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Old 10-29-2009, 12:36 PM   #1
themanwhowas
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dual boot without chainloader


When dual booting between 2 linux distros i see guides saying that you need to chainload grub from the MBR to the 2nd root partition. Why can't you just add a second entry into the MBR bootloader to boot the 2nd distro directly?

Thanks
 
Old 10-29-2009, 01:32 PM   #2
dracuss
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You can actually use for both OS the same grub. But the problem is that you should install the second without grub and configure grub.conf manually(in the OS that has grub) . I know at least how you can install Debian without grub. But I cannot say anything else about other systems
You see, there are two kinds of people in Linux: the first kind wants everything to run out of the box, and the second kind love to use their brains and set up the OS as they want. IF you are from the first kind, do chainloading. If you are from second, the kernel doesn't care from what version of grub it was loaded

Last edited by dracuss; 10-29-2009 at 01:38 PM.
 
Old 10-29-2009, 01:40 PM   #3
colorpurple21859
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it depends on the grub you are using and the distro your trying to boot into. some grubs will not boot a slackware formatted partition, therefore will have to chainload. Since you have Slackware, Slackware grub should boot just about any distro, but not sure about ext4 formated partitons.
 
Old 10-29-2009, 02:06 PM   #4
pixellany
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Quote:
Originally Posted by colorpurple21859 View Post
it depends on the grub you are using and the distro your trying to boot into. some grubs will not boot a slackware formatted partition, therefore will have to chainload. Since you have Slackware, Slackware grub should boot just about any distro, but not sure about ext4 formated partitons.
That's news!! How many versions of GRUB do you think there are? I'm using 0.97 and it boots Slackware with both eyes closed. In the same vein, what is "Slackware grub"?

"slackware-formatted partition" ?? No clue what that is.....

It is possible that the issue here is that 0.97 will not boot certain filesystems. I'm pretty sure everything here is ext3.

I have never used GRUB 2, so no clues there.
 
Old 10-29-2009, 02:57 PM   #5
Larry Webb
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I believe like pixellany, the only mention I have heard is somewhere I read if you are using an ext3 and one ext4 of course using grub 0.97 and grub 2 that the easiest is to chainload.


Larry
 
Old 10-29-2009, 03:44 PM   #6
yancek
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Either the guides you are reading are not clear or you are not understanding them. Using Grub, you have the stage1 file (512 bytes) in the master boot record which points to the stage2 file of the system you are using to boot. When you see the boot menu on your screen, you are in the stage2 file of the primary OS - the one you use to boot.

If you have entries in that menu.lst file similar to the one below pointing to a partition with kernel and initrd files, you don't need a boot directory on that partition, it will still boot. Should be obvious because it's pointing to the kernel not a menu.lst file:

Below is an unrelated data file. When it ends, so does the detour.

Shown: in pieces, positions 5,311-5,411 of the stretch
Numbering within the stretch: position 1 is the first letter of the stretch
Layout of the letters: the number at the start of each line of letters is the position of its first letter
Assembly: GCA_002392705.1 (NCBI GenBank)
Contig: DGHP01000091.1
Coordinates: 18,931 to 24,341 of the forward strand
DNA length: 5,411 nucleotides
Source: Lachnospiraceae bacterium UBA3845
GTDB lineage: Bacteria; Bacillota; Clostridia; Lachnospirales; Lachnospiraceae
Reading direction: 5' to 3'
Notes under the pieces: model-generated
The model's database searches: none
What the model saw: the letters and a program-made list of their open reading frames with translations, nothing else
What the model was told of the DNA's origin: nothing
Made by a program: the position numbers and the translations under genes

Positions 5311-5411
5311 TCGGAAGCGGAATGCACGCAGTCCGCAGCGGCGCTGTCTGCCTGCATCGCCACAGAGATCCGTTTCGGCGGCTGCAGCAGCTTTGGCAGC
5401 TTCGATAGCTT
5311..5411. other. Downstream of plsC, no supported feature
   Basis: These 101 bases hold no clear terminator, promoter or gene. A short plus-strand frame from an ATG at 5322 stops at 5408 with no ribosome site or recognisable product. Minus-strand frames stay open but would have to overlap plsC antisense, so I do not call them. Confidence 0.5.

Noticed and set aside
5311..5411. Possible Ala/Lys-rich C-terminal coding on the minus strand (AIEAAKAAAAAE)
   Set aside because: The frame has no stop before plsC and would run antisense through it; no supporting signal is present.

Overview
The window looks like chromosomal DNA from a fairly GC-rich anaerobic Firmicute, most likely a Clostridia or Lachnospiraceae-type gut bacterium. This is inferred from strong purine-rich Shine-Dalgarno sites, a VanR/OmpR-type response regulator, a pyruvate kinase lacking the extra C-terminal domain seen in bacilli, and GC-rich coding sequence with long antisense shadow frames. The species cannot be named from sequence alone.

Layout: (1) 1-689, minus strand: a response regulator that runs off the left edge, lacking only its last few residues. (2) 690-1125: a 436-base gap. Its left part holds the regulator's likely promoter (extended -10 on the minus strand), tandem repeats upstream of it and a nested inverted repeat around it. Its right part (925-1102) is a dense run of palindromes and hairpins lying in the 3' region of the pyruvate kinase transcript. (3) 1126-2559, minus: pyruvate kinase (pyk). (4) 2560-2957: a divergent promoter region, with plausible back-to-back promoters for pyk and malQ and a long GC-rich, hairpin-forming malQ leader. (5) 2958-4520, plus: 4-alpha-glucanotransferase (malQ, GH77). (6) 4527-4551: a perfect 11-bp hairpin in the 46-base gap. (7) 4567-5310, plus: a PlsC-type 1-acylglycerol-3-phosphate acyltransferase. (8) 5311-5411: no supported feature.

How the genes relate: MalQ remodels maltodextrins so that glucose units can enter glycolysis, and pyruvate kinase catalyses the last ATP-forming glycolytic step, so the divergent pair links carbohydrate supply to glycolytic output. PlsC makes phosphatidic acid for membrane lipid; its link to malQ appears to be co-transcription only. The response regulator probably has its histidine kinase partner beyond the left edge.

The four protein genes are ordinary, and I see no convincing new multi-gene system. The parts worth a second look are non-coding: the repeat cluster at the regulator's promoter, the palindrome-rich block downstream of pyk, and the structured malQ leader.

Quote:
title Slackware 11.0
root (hd1,6)
kernel /boot/vmlinuz-ide-2.4.33.3 root=/dev/hdb7 ro
#initrd /boot/initrd.img
boot
If you have a configfile entry such as the one below in your primary menu.lst, you will need the menu.lst file at least in that boot directory.

Quote:
title PcLinux-2007 (/dev/sdb8)
root (hd1,7)
configfile /boot/grub/menu.lst
I'm not sure what the difference might be with Grub 2 as I haven't used it yet.

Last edited by yancek; 10-29-2009 at 03:45 PM.
 
Old 10-29-2009, 05:55 PM   #7
syg00
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Grub (classic) needs to be patched to support ext3 (and ext4) using the 256 byte inode. It's not a Slackware specific issue. A currently installed grub will not handle such a (new) filesystem - and this is the default inode size these days for mkfs for both ext3 and ext4.
 
Old 10-29-2009, 06:57 PM   #8
colorpurple21859
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what syg00 says is what I'm talking about. I came across it when I upgraded to 12.1 slackware and the grub from another distro would not boot it. before ext4 came out slackware was the only distro I was having trouble booting from other distros grub installations.

Last edited by colorpurple21859; 10-29-2009 at 07:01 PM.
 
Old 10-29-2009, 08:48 PM   #9
exvor
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Yes you can use the same grub to boot 2 systems and can take it even a bit further and use the same /boot partition to boot different Linux distributions. Chainload is when you install grub into the partition and not into the MBR.

As for grub not booting some things this is kinda true about ext4. Grub cannot have its files or the kernel ( I think ) on a ext4 partition because currently there is no support "yet". This was the last I have seen regarding grub and ext4 its possible they have a new version out there that does boot it now. The advantage of having both systems share the /boot section is that you only have one place to update the menu.lst file and one place grub has its files. If you opt to not do this remember that the kernel image has to be somewhere grub can access it without needing drivers.
 
  


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